Blockbuster Reportedly Eying Pay TV29 Apr, 2008 By: Erik Gruenwedel
Blockbuster is reportedly considering investing in the recently announced premium movie channel set to launch in 2009 as part of a joint venture by Viacom (parent of Paramount Pictures), Metro-Goldwyn-Mayer Studios and Lionsgate.
The Dallas-based No. 1 DVD rental chain, which was once owned by Viacom, would retain non-exclusive digital rights to the content, according to The Wall Street Journal.
The video-on-demand platform is slated to compete against pay-per-view movies from Showtime, HBO and Starz.
Blockbuster spokesperson Karen Raskopf would neither deny nor affirm the report. She said the company was exploring many options as it continued to transition from a pure rental play into an entertainment convenience store.
Blockbuster, which is in the process of attempting to acquire electronics retailer Circuit City Stores, is ramping up availability of Blu-ray and video game hardware and related software throughout its corporate-owned stores.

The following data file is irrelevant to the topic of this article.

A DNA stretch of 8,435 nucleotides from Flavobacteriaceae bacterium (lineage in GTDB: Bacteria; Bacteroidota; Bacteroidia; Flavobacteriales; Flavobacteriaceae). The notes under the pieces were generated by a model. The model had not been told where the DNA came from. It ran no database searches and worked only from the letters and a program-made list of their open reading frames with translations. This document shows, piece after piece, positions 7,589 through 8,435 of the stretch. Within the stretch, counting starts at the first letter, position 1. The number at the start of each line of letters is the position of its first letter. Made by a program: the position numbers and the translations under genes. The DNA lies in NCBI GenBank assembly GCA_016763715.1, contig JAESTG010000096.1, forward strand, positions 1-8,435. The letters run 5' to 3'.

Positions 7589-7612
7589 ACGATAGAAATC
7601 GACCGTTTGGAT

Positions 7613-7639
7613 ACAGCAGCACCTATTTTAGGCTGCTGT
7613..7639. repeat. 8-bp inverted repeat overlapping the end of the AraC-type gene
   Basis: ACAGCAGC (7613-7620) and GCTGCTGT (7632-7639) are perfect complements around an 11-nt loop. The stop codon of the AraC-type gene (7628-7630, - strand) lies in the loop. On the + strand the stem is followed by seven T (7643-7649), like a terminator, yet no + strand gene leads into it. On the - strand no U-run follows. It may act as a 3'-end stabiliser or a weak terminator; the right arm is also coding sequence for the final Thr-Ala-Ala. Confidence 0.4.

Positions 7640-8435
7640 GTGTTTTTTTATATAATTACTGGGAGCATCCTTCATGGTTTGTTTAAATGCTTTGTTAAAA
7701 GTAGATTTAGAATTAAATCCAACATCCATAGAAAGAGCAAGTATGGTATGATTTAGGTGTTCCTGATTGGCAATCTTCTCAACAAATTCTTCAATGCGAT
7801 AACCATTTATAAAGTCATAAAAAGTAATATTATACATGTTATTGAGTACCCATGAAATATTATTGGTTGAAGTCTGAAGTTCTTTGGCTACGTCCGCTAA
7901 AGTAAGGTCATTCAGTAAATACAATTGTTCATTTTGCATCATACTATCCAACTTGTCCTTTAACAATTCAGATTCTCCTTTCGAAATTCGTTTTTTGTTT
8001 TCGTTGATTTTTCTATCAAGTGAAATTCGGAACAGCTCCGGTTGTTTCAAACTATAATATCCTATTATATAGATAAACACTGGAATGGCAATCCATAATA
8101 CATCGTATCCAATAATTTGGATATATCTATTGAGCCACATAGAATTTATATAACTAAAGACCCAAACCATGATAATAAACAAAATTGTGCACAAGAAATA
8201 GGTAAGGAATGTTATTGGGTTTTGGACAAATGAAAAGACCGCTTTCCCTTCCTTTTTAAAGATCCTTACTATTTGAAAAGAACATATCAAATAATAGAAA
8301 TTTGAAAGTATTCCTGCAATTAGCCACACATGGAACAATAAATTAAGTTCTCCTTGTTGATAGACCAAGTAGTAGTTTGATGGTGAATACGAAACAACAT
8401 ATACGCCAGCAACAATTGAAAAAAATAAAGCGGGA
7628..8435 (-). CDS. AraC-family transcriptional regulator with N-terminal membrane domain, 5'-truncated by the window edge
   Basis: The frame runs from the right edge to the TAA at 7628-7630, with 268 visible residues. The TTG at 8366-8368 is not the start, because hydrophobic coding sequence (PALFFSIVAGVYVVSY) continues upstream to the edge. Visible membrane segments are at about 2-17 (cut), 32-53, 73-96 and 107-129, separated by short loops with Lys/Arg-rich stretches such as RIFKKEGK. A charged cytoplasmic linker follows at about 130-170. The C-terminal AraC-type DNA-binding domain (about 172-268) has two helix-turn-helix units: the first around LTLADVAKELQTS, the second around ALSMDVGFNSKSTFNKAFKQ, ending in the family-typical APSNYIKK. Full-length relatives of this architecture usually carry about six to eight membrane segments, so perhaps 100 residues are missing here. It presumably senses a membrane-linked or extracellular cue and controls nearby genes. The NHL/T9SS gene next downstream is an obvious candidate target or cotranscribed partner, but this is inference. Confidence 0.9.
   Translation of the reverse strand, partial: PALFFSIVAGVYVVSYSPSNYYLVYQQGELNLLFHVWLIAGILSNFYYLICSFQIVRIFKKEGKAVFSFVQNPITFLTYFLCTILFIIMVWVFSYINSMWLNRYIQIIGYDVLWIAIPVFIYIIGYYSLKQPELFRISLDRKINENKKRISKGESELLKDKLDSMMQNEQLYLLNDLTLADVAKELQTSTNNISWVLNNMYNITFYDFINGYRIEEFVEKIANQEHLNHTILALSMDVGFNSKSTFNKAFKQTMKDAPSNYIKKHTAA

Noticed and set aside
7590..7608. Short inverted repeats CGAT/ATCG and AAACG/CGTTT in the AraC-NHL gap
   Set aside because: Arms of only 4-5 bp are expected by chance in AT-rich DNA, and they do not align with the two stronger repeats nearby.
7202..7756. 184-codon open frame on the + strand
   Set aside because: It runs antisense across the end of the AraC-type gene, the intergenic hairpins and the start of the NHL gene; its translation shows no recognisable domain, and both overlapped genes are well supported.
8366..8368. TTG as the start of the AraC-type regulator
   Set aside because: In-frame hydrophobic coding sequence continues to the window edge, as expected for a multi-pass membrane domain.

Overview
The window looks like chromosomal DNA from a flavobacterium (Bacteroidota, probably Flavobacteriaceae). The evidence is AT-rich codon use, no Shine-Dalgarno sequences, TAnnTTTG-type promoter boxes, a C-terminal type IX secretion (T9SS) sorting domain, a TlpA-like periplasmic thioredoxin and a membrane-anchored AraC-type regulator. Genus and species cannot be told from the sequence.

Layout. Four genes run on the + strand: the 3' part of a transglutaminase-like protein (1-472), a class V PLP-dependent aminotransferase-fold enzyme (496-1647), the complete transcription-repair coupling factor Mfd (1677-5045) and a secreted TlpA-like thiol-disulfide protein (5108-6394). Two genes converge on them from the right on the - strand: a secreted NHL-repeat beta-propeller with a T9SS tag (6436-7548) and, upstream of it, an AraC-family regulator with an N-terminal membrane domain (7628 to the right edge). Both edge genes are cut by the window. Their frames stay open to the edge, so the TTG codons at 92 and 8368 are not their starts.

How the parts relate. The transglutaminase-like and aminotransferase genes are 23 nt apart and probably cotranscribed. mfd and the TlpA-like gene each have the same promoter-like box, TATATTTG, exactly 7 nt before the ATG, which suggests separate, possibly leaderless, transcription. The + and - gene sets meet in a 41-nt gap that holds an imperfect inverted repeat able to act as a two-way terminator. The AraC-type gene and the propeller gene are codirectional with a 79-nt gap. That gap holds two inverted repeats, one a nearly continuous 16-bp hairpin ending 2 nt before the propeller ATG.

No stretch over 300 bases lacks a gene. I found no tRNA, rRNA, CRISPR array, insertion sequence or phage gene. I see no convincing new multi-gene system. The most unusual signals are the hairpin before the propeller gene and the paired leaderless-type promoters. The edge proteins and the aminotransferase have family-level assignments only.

It also owns download service Movielink, which will be incorporated into Blockbuster Online.
“So, it's not surprising there are rumors out there,” Raskopf said.
Arvind Bhatia, analyst with Sterne Agee Group in Dallas, said Blockbuster's investment in Viacom's pay-TV project would make sense and likely not be more expensive than its $6.6 million acquisition of Movielink.
“It gains them experience in that market,” Bhatia said. “The investment is pretty low. By getting the digital rights to download movies they can become the go-to site.”
The analyst said Blockbuster CEO Jim Keyes wants to be everywhere, which includes downloads, sellthrough, video games, electronics, concessions and beverages.
“He is certainly trying to see what makes sense for his company and customers,” Bhatia said. “He wants to be where the market is going.”
Bhatia said he wouldn't be surprised if Netflix invested in the project as well. He said the online rental pioneer has been spending heavily on movie streaming and has stated a desire to incorporate the service and its brand in third-party set-top boxes.
“The idea is to be ahead of the curve,” Bhatia said.
A Netflix spokesperson was not immediately available for comment.